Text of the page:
Grassroots Effort By Federation Members Helps Strengthen Property Rights Bill In Special Session
Hundreds of phone calls from Alabama Farmers Federation members were instrumental in securing passage of an important bill to protect private property rights during the recent special session of the Alabama Legislature. Legislators also approved the state's General Fund budget and approved a constitutional amendment that requires city and county school systems to have a minimum of 10 mills of property taxes for public education.
|Alabama Farmers Federation President Jerry A. Newby, front right, joins Gov. Bob Riley for the signing of a new law limiting the use of eminent domain as Rep. Mac Gipson, R-Prattville, and Sen. Larry Dixon, R-Montgomery, look on.|
A recent ruling by the U.S. Supreme Court could have given cities wide power to condemn property for private development in order to generate tax revenue. The original bill introduced in the special session by Gov. Bob Riley to remedy the adverse effects of the court ruling still would have allowed the state to condemn property for nongovernmental purposes, such as industrial development. A quick response by the Federation to notify its members resulted in more than 1,400 calls in one day to legislators and a much stronger bill to protect property rights.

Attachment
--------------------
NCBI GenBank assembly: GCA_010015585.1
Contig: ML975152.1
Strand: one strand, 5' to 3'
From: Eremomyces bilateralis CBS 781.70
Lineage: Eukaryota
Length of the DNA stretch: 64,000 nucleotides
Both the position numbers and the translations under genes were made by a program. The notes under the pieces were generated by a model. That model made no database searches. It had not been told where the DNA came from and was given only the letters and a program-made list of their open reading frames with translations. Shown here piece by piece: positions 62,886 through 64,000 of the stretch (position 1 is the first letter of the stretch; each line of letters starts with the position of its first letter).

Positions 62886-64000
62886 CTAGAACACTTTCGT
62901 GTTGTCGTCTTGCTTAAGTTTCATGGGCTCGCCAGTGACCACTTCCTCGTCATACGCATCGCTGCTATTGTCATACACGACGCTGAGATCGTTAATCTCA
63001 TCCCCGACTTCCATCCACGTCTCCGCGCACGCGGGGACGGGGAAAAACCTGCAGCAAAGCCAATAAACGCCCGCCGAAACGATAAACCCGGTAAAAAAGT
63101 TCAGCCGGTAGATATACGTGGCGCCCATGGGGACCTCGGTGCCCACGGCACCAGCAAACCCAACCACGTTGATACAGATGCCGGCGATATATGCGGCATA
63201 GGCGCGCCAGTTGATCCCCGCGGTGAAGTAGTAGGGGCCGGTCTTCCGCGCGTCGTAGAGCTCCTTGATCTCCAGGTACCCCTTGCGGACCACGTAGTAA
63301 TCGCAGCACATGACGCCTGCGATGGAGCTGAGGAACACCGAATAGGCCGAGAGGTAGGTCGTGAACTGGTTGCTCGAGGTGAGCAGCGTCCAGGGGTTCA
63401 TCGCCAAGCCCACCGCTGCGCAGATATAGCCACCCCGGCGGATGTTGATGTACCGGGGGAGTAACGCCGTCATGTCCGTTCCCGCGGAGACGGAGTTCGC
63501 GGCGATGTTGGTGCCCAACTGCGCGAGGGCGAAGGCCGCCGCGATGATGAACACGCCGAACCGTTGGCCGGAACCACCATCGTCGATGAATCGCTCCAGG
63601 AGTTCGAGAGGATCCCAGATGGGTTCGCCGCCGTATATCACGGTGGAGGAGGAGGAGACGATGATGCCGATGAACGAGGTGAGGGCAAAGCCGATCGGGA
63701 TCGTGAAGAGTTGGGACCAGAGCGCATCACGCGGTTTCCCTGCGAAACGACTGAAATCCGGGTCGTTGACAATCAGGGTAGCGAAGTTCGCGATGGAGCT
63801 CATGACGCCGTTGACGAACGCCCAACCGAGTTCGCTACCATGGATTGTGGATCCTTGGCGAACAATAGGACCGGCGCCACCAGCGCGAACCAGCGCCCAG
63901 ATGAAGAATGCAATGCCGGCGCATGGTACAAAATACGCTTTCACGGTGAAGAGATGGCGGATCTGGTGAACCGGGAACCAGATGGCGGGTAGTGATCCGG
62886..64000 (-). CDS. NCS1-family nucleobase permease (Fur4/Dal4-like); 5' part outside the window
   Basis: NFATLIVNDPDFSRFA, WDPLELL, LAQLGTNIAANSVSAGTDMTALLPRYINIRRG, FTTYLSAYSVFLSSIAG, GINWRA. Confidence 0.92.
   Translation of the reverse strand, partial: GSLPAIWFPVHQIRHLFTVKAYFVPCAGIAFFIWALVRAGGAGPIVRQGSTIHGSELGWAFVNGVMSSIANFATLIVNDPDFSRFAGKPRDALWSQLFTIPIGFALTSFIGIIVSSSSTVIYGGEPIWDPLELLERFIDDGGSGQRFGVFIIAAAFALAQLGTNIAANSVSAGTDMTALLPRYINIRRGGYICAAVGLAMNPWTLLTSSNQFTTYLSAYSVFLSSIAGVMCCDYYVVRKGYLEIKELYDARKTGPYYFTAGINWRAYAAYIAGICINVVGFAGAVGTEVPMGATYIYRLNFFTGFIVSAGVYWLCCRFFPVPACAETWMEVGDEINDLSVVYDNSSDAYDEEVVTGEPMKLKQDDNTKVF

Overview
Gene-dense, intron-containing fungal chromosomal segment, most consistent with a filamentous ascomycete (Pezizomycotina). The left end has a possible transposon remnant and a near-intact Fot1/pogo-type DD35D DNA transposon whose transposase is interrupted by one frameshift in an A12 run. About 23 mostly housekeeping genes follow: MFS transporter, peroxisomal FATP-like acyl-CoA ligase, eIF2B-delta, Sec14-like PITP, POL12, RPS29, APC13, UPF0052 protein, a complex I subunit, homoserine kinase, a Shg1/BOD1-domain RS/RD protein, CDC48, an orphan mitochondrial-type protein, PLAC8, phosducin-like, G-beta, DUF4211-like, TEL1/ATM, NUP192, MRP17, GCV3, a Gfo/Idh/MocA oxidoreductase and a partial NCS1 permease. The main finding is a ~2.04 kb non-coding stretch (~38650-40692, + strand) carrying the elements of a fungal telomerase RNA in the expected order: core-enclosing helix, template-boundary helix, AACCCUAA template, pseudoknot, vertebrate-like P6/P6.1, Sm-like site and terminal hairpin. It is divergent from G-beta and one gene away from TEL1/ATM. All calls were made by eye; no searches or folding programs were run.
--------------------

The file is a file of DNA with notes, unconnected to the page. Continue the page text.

"A dramatic change literally came about within 24 hours that resulted in amendments to significantly strengthen the original bill," said Federation Executive Director Mike Kilgore. "This would not have happened without the rapid response of the leaders of our organization at the local level who took time to call their legislators."
The Federation was successful in making the restrictions include the state, as well as counties, and added "industrial development" to the restrictive language. As passed, the bill prohibits the state, county and municipalities from condemning property for nongovernmental retail, office, commercial, residential or industrial development.
Federation Governmental Affairs Director Freddie Patterson said a constitutional amendment will be introduced in the regular session next year to give the legislation more permanent footing. "The groundswell of grassroots support generated by our organization has cemented the support of many legislators for future passage of the constitutional amendment," he said.
The new $1.55 billion General Fund budget includes a 6 percent pay raise for state employees as well as funding for several agricultural projects, including $550,000 that will be used to match federal funds for the Farm and Ranch Lands Protection Program.
In the Alabama Department of Agriculture and Industries budget, legislators approved $25,000 to promote rabbit production in Alabama, $25,000 for promotion of inland shrimp production in the state and $200,000 for fire ant control. The Alabama Department of Environmental Management budget included $350,000 for regulation of Concentrated Animal Feeding Operations in the state.
The 10-mill property tax constitutional amendment will be decided by voters on Nov. 7, 2006 -- the date of the next general election. Currently, 24 county school systems and six city systems have less than 10 mills of property tax. County school systems affected are Autauga, Barbour, Bibb, Blount, Chilton, Conecuh, Covington, Crenshaw, Cullman, Dale, Elmore, Fayette, Hale, Houston, Jackson, Lamar, Lawrence, Limestone, Marengo, Marion, Montgomery, Pike, Tuscaloosa and Walker. City school systems affected are Andalusia, Arab, Athens, Daleville, Dothan and Linden.